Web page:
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    21mm Spark Plug Socket 6-Point

    21mm 6-point spark plug socket with a built-in rubber sleeve has drive size 3/8", socket diameter 21mm, outer diameter 21.8mm, socket length 65mm, wall thickness 2.8mm, chrome-vanadium steel material.
    SKU: T-SPS-RS21
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    $11.78
    Minimum purchase quantity: 10
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    Delivery date: 6-12 days

    21mm 6-point spark plug socket with wall thickness 3.2mm, length 65mm, drive size 3/8".

    Specification:

    Model T-DT190TW-10
    Weight 150g
    Contact point 6-point
    Measurement standard Metric
    Diameter 21mm
    Outer Diameter 27.8mm
    Length 65mm
    Wall thickness 3.2mm
    Material Chrome-vanadium steel
    Inside part Rubber sleeve
    Drive size 3/8 inch

    Tips: What to do if the spark plug is broken when it is removing?
    Although the spark plug socket is a good tool for disassembling spark plugs, it is still unavoidable to break the spark plug when disassembling the spark plug. Basically the white ceramic insulator is removed and broken in disassembly, but the spark plug head is still stuck there. How to take out the broken spark plug is a very technical matter. If you do not have experience in this area, it is best not to try it lightly.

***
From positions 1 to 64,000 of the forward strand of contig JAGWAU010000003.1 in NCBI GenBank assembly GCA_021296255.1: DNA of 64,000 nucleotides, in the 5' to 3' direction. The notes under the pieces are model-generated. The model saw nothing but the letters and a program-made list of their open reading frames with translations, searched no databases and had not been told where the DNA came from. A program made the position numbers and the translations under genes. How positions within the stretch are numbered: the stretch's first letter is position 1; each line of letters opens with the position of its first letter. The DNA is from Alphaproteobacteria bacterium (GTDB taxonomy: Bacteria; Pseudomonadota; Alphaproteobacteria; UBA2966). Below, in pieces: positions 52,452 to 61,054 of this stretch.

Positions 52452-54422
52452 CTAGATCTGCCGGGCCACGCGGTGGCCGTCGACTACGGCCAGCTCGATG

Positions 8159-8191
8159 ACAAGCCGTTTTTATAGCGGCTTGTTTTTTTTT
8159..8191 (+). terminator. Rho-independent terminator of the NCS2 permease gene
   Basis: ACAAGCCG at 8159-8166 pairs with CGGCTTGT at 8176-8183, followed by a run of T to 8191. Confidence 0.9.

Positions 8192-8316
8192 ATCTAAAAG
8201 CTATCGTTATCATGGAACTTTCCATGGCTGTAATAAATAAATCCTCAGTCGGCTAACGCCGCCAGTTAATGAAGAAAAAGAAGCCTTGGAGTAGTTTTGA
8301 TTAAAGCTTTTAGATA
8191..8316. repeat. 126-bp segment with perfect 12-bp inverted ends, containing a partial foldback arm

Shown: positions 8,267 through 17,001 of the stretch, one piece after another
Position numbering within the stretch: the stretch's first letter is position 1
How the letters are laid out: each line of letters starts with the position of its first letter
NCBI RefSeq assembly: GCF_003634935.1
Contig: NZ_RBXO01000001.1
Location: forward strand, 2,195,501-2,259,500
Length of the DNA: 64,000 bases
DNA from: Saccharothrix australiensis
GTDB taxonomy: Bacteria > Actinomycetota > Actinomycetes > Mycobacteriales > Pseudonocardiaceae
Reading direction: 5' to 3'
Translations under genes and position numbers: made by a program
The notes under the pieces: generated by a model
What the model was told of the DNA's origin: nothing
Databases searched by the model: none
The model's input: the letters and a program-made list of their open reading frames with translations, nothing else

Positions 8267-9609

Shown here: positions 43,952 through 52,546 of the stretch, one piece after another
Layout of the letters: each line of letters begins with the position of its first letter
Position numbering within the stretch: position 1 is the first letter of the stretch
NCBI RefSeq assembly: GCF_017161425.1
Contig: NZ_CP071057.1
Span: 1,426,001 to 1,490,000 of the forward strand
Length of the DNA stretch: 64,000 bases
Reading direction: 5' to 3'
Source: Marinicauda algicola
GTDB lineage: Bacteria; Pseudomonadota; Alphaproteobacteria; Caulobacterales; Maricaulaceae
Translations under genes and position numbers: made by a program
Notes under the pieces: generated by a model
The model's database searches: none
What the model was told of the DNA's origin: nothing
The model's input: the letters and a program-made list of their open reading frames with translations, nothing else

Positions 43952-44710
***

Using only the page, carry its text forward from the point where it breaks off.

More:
There are three ways to take out the broken spark plug:

    1. Welding
      Weld a slender iron bolt on the broken spark plug head by welding, and then remove the broken spark plug. This method usually requires many times of welding succeeding, and it is very difficult.
    2. Reverse thread tool
      Because spark plugs are disconnected more frequently, there is a special reverse thread tool for spark plugs. Use a counter-thread tool to tap the thread inside the broken spark plug head, and then turn the tool to take out the broken head. When tapping the thread, the thin iron wire will fall into the cylinder. After removing the broken head, use a magnetic rod to suck out the thin iron wire as much as possible.
    3. Smash
      Use a long flat-head screwdriver to smash the broken head to force it into the cylinder, and then use a magnet to suck out the broken spark plug. This method will not only damage the threads on the cylinder, but also damage the engine due to unclean debris, so this method is not recommended.
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